Are You BC/AD or CE/BCE?


I recently read that there has been a shift from using BC/AD to CE/BCE to describe a time period.

CE can be interpreted as Christian era, common era, or current era, with the BCE interpreted the same way with the word “before” in front of it. An example is “People have an idealization of English life in the in the fifth and sixth centuries C.E.”

These abbreviations aren’t “new age.” They actually go back as early as 1708, when CE stood for “common era.” Though some may believe Christian books adhere strictly to AD/BC to demarcate the birth of Christ, some, in fact, do not. Examples: Life After Death, Doubleday, 2004, and The Real Messiah, Watkins Pubishing (London) 2009, both use CE/BCE.

Some experts believe in 50 years we may be using an altogether different system, which will attach to a day 1 without any religious meaning. Until that day comes, it seems reasonable to me to continue to use AD/BC simply because it is less confusing. CE/BCE is more ambiguous and causes me to hesitate when I read it.

What about you? Do you have strong feelings about these changes? What would you think if you read CE or BCE in a book?






Day 31 – Do a Final Read Through

This is the continued saga of my foray into Janice Hardy’s Revise Your Novel in 31 Days at-home workshop (

I must have been psychic when I said I was going to give my story one more read through after this workshop ended, because here it is on day 31—Do a Final Read Through.

If you have written a novel, you obviously can’t cover it in one day. You may need to set your manuscript aside for a while, then return with a fresh eye.

Review the story telling, the writing, and try to read from the reader’s viewpoint.

Results: Today is a new beginning. You have a story that is tight and clear, easy to read–a pleasure even. Now you are ready for one final read through. Slip on your tool belt of new understanding and don’t forget your spit and polish.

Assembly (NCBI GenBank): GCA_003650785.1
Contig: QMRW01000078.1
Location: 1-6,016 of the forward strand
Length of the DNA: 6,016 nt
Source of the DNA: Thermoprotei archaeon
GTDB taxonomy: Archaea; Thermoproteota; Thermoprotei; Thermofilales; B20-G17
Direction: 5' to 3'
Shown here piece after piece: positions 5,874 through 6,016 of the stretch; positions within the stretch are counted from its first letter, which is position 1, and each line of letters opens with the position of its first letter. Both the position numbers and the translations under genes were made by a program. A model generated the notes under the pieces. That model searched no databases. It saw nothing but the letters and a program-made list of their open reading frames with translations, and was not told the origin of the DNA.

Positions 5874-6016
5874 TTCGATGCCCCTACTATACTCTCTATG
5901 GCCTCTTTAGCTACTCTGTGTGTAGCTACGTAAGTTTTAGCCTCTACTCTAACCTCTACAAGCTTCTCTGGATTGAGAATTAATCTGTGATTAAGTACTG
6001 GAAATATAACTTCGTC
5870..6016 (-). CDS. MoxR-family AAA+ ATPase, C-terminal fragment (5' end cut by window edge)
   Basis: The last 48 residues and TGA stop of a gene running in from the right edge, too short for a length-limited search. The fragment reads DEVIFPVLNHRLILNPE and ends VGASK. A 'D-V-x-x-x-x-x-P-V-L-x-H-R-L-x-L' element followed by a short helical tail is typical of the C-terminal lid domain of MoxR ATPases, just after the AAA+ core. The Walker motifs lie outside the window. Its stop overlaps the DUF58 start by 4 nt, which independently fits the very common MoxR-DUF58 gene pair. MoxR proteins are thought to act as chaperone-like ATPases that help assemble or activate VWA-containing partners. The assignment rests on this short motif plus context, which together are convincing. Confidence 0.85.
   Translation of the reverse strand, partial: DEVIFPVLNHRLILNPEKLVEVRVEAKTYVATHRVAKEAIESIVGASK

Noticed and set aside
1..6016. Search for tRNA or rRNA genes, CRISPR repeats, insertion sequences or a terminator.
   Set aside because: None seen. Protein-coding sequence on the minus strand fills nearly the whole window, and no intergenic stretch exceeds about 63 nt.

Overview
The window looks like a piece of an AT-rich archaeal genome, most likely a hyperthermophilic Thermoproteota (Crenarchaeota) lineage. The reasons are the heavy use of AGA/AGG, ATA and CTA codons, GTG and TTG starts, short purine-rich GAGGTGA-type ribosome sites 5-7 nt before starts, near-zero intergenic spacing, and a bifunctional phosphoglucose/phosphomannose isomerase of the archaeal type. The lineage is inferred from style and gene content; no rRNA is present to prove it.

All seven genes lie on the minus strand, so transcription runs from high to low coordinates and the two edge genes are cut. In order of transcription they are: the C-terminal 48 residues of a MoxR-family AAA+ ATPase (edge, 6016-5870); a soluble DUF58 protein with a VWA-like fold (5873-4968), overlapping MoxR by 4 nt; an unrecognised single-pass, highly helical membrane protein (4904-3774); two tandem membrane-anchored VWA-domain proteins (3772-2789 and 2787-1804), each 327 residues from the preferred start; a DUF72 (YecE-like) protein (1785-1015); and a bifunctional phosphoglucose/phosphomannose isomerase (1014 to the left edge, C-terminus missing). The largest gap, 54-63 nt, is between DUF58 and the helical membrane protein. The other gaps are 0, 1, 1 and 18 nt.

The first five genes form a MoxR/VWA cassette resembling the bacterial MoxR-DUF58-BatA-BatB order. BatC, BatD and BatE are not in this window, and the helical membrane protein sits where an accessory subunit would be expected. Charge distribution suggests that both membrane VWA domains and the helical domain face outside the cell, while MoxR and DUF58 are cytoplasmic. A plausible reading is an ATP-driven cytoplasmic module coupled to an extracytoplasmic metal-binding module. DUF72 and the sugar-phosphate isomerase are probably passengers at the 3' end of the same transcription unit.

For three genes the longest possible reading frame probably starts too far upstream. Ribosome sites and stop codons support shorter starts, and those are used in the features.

Take-Away Value:

Take a deep breath. Let it out, slowly. Another deep breath. Let it out. The day has finally arrived. You have weathered bad days, difficult days, busy days, all in the name of revision, and you have succeeded. Pat yourself on the back. You have earned it!

You’ve accomplished something special. You finished what you started. Do you remember the euphoria you felt when you wrote “The End?” Well, it’s time for a second dose. Even if it scares you a little.

It’s beta-reader time.


Day 30 – Fix Any Grammatical Errors

This is the continued saga of my foray into Janice Hardy’s Revise Your Novel in 31 Days at-home workshop (

Today I am looking for grammatical errors. I am to correct any faulty parallelisms, fix any comma splices, be consistent with serial commas, and fix incorrect apostrophes, contractions, and pronouns.

As soon as I read this list, I knew my weakness was comma splices. I like to leave the “and” out of my compound sentences. An example of a sentence I revised is, “She finished digging the hole, rested a moment.” That’s the way I ‘hear’ it in my head, but it needs an ‘and’ in place of the comma. I do this more frequently than I like to admit.